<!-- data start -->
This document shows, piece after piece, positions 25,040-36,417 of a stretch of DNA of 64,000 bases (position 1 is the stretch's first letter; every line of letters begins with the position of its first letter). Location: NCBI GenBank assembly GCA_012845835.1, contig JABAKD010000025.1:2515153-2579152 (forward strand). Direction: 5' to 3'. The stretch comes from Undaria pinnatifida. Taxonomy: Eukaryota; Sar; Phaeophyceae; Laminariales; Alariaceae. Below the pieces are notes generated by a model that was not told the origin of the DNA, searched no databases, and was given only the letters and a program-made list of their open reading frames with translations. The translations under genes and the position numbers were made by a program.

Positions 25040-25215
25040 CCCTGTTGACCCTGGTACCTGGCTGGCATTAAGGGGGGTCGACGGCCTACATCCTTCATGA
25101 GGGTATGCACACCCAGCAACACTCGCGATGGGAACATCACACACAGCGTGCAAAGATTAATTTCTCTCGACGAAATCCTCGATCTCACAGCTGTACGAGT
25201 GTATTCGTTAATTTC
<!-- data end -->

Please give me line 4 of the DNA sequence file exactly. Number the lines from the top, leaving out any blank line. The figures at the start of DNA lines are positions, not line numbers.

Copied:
25101 GGGTATGCACACCCAGCAACACTCGCGATGGGAACATCACACACAGCGTGCAAAGATTAATTTCTCTCGACGAAATCCTCGATCTCACAGCTGTACGAGT